The alternator is an AC generator. The raw AC voltage varies with speed of rotation, but the elctronics that convert the AC to DC also control the voltage output. Thus an alternator in good order will produce an output voltage that remians more or less constant. The speed at which this starts to drop below spec is very low, which is one of the reasons why we ditched dynamos (DC generators).
I think you are confusing voltage (electromotive force) with amperage (current). Voltage is equivalent to pressure in the system, amperage is the flow. The current into/out of the battery is always a net figure, current demand from the electrical system less the current supplied by the alternator. Usually this is a flow into the battery which keeps charging during normal use. When you operate the starter, this turns to a large discharge. If you overload the system, e.g. with too many accessory lamps, you can produce a state of discharge in normal running. You get a flat battery when this happens.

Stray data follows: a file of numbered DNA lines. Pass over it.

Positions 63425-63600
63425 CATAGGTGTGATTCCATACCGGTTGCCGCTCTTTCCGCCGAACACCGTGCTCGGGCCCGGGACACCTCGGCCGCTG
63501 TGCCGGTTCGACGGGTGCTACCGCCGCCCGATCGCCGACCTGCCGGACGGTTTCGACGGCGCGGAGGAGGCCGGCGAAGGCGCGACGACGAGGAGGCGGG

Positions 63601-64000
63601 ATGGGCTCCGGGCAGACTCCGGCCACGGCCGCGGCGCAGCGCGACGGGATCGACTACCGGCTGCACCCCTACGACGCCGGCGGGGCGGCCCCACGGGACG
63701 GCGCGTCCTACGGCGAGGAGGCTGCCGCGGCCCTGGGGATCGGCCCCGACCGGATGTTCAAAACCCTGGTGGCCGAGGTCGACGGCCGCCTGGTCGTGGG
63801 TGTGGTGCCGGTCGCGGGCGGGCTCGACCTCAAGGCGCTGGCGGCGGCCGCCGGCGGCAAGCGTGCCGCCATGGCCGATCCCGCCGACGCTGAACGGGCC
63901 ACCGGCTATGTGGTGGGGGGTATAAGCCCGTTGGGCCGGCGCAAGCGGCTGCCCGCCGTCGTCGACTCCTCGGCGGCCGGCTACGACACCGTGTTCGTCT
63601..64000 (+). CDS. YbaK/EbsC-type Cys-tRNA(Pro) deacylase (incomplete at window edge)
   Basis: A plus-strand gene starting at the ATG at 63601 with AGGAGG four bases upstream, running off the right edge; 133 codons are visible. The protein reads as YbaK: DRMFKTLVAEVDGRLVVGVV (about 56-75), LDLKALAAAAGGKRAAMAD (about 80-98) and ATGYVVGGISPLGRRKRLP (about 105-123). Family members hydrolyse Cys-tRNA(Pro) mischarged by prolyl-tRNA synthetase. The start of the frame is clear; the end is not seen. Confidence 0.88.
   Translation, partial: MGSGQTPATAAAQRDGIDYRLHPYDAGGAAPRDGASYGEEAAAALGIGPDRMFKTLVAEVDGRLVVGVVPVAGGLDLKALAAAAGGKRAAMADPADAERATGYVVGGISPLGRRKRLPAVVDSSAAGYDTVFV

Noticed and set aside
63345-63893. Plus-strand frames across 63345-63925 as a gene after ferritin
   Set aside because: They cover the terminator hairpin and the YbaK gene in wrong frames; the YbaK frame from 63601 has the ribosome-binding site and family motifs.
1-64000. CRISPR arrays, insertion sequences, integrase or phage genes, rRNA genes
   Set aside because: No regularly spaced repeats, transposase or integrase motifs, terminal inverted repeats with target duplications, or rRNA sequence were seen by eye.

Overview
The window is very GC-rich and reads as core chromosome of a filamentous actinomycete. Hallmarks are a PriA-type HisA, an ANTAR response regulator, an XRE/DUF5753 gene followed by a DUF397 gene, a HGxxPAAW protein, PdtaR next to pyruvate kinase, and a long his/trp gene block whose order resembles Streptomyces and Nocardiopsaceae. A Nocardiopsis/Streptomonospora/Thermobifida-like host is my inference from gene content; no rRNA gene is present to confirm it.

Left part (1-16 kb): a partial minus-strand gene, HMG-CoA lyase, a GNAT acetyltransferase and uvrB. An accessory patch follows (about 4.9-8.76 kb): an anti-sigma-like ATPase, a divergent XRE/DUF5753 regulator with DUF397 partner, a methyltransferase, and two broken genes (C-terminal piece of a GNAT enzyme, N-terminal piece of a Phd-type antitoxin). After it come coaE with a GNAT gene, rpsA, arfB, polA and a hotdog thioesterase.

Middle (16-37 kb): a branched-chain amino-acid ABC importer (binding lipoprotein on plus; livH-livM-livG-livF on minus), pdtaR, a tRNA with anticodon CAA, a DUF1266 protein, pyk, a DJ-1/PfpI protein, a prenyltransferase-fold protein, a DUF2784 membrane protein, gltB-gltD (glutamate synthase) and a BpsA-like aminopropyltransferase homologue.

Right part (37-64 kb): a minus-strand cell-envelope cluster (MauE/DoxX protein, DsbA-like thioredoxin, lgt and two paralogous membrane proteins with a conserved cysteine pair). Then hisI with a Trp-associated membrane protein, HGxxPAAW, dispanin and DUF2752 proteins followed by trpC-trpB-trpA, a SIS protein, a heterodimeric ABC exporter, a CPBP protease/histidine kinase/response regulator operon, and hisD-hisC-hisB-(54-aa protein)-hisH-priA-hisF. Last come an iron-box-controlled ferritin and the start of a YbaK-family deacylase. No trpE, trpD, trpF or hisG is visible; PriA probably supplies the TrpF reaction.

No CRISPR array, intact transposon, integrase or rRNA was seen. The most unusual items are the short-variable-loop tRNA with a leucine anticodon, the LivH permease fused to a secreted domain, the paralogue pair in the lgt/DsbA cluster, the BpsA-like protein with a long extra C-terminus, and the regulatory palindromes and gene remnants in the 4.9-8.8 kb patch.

Also, if the drive belt is loose, you can get a good voltage at idle and off load, but when you load up the electrical system this causes the alternator to start to stall, the belt to slip and to loose current.
Not sure if this helps, but I've done my best!